How is that baby balancing? - I'll bet it tumbled straight off (into the mouth of the patient hound) as soon as the picture was taken.
Posted by wen at October 16, 2003 02:22 PM
'jaws of the patient hound' would have been much betterer.
Posted by wen at October 16, 2003 02:25 PM
Gary - I think you are absoloutely right about this revival of the menacing wolf, and the way its shadow haunts the urban dream. Dogs are displaced in the sanitised clinical cities of administrators. A quick trip up to the country is a reality check: street wise skinny dogs doing their daily rounds, or resting harmlessly under a verandah post. (sounds like Lawson but it's all true!) Alas- every dog attack triggers the wolf vendetta, and heightens the unease. Meanwhile it remains true that the vast majority of dog attacks occur at home from a bad domestic pet - or as Hugh Wirth might add: a pet with bad owners.
(although having said that I am spooked by the sight of the Pit Bull that gets walked round here - but who am I to talk with a mad bluey by my side)
And wen: I have lost my absoloute faith in dogs - especially around children. Bitten by a family dog was ok, but witnessing the strange "turning' of my sister's dog into a sometimes savage beast was the turning point.
Of course I imagine Hugo is perfectly benign!
And yes - the pic is rather disturbing:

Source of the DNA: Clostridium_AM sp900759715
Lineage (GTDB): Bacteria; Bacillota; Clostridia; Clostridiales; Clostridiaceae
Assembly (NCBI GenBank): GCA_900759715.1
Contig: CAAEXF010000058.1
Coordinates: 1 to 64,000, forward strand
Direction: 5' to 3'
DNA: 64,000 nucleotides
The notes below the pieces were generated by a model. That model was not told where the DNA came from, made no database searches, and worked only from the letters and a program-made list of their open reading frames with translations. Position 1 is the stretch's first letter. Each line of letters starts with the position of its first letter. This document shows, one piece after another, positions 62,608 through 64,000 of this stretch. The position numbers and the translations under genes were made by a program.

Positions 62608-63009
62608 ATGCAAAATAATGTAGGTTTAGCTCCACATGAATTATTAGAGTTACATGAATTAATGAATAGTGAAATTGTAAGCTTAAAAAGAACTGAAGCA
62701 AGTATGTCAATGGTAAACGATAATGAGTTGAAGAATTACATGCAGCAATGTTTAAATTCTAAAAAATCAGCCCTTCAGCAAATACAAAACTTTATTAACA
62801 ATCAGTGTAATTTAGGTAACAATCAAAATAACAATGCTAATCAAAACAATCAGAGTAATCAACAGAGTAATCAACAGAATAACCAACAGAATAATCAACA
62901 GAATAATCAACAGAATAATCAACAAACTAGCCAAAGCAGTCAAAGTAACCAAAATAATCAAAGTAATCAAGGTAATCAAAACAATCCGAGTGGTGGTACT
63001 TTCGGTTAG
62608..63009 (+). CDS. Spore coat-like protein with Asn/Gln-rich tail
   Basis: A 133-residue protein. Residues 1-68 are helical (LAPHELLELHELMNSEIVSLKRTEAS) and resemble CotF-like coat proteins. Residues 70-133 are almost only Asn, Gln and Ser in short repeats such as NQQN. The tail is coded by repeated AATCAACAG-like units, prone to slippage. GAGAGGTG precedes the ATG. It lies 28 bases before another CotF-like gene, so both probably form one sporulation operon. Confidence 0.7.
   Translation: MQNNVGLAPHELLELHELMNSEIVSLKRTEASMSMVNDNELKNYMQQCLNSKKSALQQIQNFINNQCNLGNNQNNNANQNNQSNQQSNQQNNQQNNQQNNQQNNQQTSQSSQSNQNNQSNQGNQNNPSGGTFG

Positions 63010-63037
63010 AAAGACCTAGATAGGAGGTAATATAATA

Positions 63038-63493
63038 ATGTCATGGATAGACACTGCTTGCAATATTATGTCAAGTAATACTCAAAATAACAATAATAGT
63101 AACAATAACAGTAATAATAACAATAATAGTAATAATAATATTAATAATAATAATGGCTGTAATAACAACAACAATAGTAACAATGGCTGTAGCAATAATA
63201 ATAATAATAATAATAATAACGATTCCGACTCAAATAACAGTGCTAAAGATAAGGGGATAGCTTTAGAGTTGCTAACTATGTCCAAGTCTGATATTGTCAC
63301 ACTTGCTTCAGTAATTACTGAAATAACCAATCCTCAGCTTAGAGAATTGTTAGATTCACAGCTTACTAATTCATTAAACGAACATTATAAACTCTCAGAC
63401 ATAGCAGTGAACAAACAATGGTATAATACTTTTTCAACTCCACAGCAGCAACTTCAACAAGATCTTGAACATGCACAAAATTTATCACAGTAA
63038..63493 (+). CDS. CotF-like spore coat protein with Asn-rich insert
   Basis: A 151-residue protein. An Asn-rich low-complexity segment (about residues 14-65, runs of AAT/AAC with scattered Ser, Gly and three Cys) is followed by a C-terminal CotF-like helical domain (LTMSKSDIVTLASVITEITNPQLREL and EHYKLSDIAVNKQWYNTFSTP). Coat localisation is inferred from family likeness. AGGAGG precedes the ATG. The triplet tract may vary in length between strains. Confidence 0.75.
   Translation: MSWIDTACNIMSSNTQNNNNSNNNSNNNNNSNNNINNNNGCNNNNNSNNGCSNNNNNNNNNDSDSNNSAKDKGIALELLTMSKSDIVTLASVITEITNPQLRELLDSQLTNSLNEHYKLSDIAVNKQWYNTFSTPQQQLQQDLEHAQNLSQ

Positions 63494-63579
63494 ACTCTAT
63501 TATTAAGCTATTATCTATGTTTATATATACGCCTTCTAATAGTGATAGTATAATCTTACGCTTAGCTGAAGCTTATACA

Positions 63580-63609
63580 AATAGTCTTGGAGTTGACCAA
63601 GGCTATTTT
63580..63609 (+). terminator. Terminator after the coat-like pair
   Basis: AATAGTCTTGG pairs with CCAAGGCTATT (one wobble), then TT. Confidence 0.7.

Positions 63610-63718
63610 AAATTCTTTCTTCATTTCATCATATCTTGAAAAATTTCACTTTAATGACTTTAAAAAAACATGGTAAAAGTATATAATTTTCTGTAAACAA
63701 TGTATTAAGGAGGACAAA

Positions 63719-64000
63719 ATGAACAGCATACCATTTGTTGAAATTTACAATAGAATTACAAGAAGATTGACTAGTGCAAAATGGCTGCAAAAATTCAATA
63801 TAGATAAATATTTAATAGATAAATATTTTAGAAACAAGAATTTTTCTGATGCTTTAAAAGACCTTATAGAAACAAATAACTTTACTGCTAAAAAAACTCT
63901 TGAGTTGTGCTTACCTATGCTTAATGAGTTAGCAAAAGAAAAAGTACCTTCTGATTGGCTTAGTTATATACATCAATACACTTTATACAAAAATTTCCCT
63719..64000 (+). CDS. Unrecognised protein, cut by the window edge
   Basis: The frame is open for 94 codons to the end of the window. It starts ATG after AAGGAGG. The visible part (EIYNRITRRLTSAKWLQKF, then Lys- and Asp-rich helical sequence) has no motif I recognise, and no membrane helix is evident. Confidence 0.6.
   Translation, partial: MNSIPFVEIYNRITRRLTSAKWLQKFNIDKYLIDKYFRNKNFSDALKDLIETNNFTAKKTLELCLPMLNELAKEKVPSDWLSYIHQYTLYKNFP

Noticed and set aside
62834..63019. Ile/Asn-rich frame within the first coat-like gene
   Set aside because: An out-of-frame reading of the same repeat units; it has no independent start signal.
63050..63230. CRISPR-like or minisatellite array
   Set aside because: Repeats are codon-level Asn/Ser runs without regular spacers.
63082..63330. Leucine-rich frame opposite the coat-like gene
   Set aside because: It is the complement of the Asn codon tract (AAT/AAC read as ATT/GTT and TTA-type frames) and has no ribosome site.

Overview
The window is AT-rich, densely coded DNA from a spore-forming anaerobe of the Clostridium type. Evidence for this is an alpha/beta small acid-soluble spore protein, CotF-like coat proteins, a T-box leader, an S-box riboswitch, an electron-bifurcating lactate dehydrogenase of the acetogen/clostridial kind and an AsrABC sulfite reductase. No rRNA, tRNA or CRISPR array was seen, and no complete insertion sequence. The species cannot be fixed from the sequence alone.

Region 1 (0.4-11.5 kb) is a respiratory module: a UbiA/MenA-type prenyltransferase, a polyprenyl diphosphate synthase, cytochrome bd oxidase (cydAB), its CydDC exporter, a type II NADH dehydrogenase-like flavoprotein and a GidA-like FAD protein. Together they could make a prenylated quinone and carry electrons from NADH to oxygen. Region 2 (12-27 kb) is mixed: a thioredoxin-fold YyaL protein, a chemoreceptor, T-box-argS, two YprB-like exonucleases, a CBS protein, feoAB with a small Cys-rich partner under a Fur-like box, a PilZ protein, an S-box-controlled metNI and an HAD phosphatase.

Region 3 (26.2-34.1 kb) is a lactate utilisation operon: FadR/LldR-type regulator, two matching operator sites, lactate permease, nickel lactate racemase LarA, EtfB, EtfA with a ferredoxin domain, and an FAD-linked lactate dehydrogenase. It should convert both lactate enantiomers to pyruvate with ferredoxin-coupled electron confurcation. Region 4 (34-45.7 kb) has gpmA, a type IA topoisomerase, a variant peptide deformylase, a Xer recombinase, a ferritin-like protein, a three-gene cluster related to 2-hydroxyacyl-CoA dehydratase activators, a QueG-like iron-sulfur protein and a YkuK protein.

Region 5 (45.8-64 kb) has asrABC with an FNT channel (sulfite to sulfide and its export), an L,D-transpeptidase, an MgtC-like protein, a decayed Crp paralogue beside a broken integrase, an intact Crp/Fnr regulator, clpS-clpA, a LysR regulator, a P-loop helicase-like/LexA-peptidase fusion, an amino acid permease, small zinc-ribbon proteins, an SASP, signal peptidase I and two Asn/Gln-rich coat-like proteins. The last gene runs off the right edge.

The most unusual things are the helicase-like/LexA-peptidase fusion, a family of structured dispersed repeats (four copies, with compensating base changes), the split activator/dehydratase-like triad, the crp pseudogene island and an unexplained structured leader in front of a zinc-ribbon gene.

"the overall effect is both playful and ominous in the incongruity of sizes and roles presented by the various elements."
I didn't notice this ominous edge yesterday. I just saw the scale and the hound!
Posted by boynton at October 16, 2003 02:43 PM
I'm going to Heilde's L-Berg right now. Not cycling though. Probably won't see any scape-dogs either.
Posted by Tony.T at October 16, 2003 04:12 PM
Not many dogs off leash here (Armidale, pop c.22000), anymore either. I'm glad of it - not so much the dog attack worry, but the worry of car accidents. Nobody seems willing to contain the cars, so the poor dogs suffer ... but that's another story, isn't it. Also (truly banal) - I really hate stepping in dog shit.
photographic memory, Tony?
Posted by wen at October 16, 2003 05:44 PM
well yes wen, there is that by-product that the civic minded of us attend to...
interestingly I just came back from an off-lead park where I met this guy with a pigeon pair of dogs (bluey, black lab) who was lamenting the change in regulations that means builders et al. can no longer have their dogs off-leash (on guard) being the iconic aussie builder's mate.
Which means more home-alone dogs barking in boredom...
Overall though I'm pretty happy with the off-leash/on leash regulations. But I am mindful of the hysteria surrounding dog attacks.
And the world we seem to have lost along the way.
Posted by boynton at October 16, 2003 06:51 PM
I hate the apologies I feel forced to make when people visit - and the dog (naughty naughty boy) actually barks!
Posted by wen at October 16, 2003 08:24 PM